The most challenging shortage is a lack of personal protective equipment (PPE). Proper equipment (coveralls, gowns, goggles, FFP3 masks, etc.) existed in short supply only in infectious diseases hospitals, and other medical settings either had only small quantities of surgical masks and gloves, or did not have any equipment at all. Despite the rapid allocation of governmental funds, supplemented by different donations, procurement of PPE was as difficult as anywhere. The Centre for Surveillance and Control of Communicable Diseases has issued a set of minimal criteria for rational use of PPE, based on WHO recommendation “Rational use of personal protective equipment for coronavirus disease (COVID-19) and considerations during severe shortages”. In the end, 45 tons of PPE were delivered with the help of the NATO Strategic Airlift Capability programme. Transport assistance of PPE supplies was also provided by the army and by the national airline, when the Ministry of Health purchased higher quantities of PPE from China, South Korea, and Turkey through the National Centralized Procurement Office. Local production of PPE is also being encouraged and supported. The initial shortages have been met through intensified procurement efforts by the central and local authorities and donations by various nongovernmental organizations. Further, PPE was also provided through the European Commission’s centralized procurement for all member states. Thus, on 12 May 2020, 158,000 KN95 GB2626-2006 masks were delivered to Romania and deposited as stock to be later distributed according to the needs.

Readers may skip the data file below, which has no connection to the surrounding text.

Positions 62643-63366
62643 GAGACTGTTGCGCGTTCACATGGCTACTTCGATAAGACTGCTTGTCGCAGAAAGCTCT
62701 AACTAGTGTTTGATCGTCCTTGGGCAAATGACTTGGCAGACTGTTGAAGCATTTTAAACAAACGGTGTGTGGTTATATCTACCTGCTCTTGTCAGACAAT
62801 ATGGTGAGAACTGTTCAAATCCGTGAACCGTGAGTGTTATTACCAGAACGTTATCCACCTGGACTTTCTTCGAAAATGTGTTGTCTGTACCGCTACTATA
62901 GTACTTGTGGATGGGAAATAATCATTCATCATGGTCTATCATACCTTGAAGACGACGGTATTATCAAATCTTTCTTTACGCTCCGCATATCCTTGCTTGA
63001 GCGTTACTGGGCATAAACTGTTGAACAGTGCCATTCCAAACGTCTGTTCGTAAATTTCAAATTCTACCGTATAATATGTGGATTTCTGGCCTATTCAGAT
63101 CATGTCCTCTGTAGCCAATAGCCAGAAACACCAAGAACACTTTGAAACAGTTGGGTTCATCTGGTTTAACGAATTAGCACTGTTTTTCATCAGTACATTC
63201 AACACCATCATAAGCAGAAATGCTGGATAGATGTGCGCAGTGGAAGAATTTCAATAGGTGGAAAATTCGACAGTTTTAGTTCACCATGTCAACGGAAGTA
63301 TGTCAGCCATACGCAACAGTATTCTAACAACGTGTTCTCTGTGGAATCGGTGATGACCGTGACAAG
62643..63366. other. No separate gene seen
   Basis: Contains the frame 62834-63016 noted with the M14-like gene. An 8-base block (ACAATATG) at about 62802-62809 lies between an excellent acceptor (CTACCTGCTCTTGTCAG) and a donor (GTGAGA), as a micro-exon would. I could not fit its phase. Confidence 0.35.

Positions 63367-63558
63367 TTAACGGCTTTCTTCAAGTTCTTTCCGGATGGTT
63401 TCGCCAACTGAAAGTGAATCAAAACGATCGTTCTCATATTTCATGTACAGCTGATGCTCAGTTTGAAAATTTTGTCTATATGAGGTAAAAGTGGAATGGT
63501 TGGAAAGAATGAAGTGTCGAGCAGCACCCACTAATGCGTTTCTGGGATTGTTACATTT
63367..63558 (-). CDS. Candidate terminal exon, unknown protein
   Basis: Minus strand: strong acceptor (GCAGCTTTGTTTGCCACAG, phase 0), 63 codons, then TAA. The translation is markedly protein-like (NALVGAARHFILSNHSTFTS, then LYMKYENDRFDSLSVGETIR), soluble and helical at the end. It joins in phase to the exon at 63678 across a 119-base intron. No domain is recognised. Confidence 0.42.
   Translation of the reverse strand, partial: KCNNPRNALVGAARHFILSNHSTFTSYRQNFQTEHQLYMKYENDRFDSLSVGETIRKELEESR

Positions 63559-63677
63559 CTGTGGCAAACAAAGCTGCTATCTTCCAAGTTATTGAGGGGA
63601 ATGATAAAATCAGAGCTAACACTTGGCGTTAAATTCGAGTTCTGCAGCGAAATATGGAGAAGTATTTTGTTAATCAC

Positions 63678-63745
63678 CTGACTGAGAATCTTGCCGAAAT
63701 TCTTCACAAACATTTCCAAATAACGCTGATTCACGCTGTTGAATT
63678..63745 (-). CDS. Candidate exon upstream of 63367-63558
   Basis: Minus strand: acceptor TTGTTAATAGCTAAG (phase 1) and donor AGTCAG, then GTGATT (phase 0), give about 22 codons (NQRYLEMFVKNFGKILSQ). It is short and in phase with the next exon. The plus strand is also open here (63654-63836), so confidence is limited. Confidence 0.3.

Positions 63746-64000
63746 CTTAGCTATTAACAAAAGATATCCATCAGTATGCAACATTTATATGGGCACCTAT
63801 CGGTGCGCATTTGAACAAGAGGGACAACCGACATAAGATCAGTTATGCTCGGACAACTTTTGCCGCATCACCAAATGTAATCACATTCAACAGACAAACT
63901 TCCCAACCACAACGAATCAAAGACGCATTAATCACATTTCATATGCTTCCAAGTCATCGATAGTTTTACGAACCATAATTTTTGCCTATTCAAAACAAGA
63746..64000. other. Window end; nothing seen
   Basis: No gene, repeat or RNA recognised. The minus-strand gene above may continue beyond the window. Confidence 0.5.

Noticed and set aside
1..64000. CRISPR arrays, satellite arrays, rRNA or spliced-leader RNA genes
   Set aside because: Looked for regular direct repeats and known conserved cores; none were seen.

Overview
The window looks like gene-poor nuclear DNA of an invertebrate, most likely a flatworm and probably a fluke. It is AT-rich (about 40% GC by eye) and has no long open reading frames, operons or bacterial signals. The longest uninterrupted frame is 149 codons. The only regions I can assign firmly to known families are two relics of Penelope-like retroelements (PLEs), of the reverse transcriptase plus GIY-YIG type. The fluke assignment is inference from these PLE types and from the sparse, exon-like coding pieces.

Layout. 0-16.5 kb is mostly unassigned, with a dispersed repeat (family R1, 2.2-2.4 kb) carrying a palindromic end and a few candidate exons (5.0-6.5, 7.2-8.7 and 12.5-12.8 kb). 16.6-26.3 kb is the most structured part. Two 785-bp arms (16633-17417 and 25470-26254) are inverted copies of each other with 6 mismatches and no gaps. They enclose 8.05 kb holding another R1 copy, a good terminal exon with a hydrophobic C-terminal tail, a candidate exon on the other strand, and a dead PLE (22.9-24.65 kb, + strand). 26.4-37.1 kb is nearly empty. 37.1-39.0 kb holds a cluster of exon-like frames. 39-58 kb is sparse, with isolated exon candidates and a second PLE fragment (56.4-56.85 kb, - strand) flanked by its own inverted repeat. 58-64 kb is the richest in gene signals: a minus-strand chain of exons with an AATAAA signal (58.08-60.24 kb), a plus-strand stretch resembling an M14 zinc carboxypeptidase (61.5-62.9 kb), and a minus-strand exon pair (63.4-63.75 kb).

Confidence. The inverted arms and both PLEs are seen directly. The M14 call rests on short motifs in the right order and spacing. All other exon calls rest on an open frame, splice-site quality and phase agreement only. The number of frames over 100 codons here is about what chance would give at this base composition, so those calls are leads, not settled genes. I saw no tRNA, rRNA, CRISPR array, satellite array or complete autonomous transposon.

To avoid a shortage of pharmaceuticals and medical devices, the Ministry of Health has issued an Order that bans the export of drugs and diagnostic and treatment devices over six months. For the duration of the epidemic, exemption from the usual procedures of obtaining market authorization has been granted for drugs or devices used in COVID-19 treatment, allowing a simplified process. This facilitates access to investigational treatments, such as the use of blood plasma collected from individuals who have recovered from COVID-19.
Romania will receive 25,157 vials of Veklury (Remdesivir), in three tranches, within the contract signed by the European Commission with the pharmaceutical company Gilead. This will ensure treatment for over 5000 patients. The first and second tranches were received in early August and September and the last one is scheduled for October.
With the State of Alert announced on 15 May (see Transition measures: Governance), new measures were introduced to ensure rapid and appropriate response to potential needs. These measures cover: procurement of goods and services related to the cause of the State of Alert, re-distribution of equipment and medical devices, re-deployment of health personnel.